In this 1941 letter, prominent physicist Albert Einstein wrote to first lady Eleanor Roosevelt, asking her to intercede with her “heavily burdened husband” on behalf of “worthy persons who are the victims of Fascist cruelty in Europe.”
Einstein, who became an American citizen in 1940, worked actively to help individual scientists, artists, and intellectuals endangered in Nazi Europe to enter the United States. Because the German state had accused many of these people of being Communists, Einstein’s intercession was seen as a suspicious practice, and earned mention in the scientist’s extensive FBI file.
This letter shows that Einstein also lobbied on behalf of the larger group of refugees, leveraging his public profile to ask the Roosevelts to work harder to overcome red tape and quotas that impeded emigration.
Eleanor Roosevelt wrote on the bottom of this letter that she would bring the matter to FDR’s attention. Facing political pressure, and fearing that emigration would introduce spies into the United States, the president had recently failed to act on a few measures to increase quotas for specific populations. The letter doesn’t appear to have had any effect on his approach.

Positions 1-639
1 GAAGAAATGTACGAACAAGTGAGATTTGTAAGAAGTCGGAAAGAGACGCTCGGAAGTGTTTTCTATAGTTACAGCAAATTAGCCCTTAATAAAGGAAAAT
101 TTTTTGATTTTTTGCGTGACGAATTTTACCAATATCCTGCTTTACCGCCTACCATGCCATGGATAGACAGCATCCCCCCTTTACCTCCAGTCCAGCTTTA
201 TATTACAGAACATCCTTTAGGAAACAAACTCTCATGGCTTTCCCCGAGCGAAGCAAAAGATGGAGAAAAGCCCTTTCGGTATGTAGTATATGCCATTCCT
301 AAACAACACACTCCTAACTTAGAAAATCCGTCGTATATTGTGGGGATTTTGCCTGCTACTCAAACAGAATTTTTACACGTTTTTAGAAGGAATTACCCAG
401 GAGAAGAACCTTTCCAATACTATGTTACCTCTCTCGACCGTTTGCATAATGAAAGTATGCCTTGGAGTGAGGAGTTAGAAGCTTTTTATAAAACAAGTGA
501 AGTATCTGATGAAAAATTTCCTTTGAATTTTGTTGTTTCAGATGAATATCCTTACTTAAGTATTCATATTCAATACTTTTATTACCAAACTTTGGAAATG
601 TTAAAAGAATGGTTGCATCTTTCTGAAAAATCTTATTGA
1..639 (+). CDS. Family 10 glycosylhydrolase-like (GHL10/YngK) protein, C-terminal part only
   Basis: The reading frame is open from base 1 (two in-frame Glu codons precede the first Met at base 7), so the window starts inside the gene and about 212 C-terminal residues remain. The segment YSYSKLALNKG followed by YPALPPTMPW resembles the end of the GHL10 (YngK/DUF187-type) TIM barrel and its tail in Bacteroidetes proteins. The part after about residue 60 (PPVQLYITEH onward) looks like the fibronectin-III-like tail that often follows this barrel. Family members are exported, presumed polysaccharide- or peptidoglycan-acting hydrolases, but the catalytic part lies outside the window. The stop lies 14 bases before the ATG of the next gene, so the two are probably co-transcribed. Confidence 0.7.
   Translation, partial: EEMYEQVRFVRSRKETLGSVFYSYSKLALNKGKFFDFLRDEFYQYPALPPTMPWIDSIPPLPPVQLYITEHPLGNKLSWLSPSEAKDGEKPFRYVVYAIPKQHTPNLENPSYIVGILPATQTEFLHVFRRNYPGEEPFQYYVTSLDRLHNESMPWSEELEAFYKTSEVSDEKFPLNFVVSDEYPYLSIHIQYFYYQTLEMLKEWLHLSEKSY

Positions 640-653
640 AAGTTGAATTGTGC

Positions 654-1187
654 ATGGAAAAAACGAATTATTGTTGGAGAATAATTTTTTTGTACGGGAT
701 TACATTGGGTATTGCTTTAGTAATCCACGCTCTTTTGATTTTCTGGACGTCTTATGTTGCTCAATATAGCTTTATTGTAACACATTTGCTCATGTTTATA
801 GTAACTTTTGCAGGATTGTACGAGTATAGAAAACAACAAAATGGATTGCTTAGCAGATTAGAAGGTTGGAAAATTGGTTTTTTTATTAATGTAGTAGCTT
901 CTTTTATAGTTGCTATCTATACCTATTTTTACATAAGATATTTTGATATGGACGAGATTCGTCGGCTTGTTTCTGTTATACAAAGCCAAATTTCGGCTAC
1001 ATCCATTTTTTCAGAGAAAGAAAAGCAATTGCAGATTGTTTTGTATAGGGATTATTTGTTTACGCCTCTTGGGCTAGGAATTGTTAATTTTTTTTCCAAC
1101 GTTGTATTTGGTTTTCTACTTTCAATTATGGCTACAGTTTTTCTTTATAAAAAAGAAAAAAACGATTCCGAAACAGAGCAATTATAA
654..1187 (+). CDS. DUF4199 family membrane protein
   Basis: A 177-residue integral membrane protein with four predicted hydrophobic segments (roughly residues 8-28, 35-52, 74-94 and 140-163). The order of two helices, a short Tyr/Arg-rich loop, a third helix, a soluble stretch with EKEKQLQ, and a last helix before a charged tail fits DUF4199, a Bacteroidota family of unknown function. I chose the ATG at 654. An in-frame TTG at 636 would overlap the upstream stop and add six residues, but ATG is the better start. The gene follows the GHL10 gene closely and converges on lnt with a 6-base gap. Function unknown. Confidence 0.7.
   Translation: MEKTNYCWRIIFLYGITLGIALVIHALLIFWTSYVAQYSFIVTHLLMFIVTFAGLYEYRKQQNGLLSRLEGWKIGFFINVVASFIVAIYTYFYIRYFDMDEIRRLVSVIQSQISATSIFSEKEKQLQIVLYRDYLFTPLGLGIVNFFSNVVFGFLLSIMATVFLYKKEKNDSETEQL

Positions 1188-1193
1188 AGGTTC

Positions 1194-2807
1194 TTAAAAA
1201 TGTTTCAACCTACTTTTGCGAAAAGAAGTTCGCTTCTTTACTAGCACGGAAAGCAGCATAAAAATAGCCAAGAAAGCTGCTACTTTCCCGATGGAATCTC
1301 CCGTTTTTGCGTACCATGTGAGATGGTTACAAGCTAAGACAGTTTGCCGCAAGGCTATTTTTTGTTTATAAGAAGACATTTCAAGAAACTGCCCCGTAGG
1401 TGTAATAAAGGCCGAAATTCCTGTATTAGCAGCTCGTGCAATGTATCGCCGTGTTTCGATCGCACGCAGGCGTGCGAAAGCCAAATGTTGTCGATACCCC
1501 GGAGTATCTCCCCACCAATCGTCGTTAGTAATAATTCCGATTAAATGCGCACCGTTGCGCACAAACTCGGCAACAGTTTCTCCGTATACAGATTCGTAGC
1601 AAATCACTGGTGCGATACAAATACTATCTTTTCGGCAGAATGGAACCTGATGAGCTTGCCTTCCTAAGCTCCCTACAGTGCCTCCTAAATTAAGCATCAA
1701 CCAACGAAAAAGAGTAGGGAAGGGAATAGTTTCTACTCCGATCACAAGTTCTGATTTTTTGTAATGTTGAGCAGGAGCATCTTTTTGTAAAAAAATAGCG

Einstein had written a famous letter (PDF) to FDR in August, 1939, that was more successful. That missive warned of advancements that would make nuclear chain reactions possible, and urged American governmental investment in the scientific community working on the problem. FDR listened; the Manhattan Project was born.
The FDR Library has recently launched new, fun-to-browse digital collections, where I found this letter.
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